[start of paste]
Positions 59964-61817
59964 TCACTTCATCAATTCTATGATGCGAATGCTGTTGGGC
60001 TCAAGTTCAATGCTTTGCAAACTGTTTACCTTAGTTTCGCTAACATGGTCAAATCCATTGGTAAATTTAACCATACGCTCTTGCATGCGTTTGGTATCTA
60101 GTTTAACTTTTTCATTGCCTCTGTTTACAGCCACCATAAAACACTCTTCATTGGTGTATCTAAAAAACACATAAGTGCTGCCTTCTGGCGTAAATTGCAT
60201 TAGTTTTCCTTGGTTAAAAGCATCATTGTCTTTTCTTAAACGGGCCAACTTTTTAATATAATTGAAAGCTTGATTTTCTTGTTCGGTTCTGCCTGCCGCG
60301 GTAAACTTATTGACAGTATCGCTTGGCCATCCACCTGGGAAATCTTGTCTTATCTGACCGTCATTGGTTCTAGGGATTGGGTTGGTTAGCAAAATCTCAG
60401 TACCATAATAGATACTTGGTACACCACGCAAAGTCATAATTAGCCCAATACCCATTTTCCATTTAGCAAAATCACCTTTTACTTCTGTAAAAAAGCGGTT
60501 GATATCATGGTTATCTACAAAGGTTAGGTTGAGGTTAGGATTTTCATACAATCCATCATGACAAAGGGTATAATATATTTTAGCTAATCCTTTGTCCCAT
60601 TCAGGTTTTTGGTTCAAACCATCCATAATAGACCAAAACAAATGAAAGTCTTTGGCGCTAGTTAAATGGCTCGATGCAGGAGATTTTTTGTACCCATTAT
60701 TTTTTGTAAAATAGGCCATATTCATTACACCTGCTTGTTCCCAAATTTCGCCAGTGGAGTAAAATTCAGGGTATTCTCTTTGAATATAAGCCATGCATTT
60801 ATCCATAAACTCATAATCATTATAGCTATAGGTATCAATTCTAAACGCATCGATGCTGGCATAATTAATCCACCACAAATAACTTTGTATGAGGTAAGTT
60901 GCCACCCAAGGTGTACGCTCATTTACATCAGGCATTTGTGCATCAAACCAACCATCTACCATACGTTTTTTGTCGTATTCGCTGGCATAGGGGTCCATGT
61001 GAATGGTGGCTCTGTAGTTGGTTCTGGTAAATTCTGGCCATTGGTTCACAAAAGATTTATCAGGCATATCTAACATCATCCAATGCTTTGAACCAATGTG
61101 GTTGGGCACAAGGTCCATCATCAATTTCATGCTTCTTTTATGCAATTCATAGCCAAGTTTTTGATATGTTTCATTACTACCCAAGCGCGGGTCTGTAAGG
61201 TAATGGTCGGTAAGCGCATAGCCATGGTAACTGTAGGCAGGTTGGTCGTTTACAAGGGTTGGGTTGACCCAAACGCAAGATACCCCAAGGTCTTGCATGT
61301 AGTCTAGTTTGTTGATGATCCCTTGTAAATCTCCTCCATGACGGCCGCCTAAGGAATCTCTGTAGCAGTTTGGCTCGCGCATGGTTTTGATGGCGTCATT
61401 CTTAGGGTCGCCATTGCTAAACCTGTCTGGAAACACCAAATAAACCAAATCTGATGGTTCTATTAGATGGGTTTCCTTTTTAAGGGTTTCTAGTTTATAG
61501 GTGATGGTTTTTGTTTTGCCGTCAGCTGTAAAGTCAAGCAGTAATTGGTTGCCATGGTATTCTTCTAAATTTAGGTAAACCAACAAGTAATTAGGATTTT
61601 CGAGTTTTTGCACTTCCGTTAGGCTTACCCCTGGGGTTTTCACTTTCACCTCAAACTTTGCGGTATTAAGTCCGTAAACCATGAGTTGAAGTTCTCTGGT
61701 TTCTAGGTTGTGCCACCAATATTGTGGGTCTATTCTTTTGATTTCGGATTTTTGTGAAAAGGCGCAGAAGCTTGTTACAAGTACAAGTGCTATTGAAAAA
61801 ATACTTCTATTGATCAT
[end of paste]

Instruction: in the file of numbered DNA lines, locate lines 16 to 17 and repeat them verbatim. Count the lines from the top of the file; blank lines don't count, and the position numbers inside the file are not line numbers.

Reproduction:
61301 AGTCTAGTTTGTTGATGATCCCTTGTAAATCTCCTCCATGACGGCCGCCTAAGGAATCTCTGTAGCAGTTTGGCTCGCGCATGGTTTTGATGGCGTCATT
61401 CTTAGGGTCGCCATTGCTAAACCTGTCTGGAAACACCAAATAAACCAAATCTGATGGTTCTATTAGATGGGTTTCCTTTTTAAGGGTTTCTAGTTTATAG